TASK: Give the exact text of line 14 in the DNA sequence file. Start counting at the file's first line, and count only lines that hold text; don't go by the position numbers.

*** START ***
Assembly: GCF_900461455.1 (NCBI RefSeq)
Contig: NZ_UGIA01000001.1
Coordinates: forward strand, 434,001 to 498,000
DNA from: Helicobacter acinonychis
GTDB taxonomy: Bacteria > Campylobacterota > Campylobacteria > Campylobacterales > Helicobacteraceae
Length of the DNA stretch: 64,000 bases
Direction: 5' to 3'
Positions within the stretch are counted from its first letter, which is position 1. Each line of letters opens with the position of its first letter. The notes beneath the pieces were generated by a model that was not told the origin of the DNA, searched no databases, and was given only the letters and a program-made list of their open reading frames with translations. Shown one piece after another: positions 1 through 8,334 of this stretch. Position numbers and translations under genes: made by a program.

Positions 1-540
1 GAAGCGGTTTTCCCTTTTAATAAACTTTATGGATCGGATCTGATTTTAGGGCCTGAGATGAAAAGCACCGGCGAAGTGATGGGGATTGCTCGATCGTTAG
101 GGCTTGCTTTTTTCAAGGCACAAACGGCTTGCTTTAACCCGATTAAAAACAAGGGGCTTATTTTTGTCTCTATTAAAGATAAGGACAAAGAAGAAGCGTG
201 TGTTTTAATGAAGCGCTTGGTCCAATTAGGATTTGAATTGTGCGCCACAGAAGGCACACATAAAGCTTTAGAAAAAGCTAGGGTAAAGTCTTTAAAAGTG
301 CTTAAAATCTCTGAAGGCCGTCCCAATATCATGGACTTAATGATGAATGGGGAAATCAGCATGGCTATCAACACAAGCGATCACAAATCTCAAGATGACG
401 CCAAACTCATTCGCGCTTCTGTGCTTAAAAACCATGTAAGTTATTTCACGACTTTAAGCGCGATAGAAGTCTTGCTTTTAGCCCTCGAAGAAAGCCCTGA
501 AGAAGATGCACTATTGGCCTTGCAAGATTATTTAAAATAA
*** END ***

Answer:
401 CCAAACTCATTCGCGCTTCTGTGCTTAAAAACCATGTAAGTTATTTCACGACTTTAAGCGCGATAGAAGTCTTGCTTTTAGCCCTCGAAGAAAGCCCTGA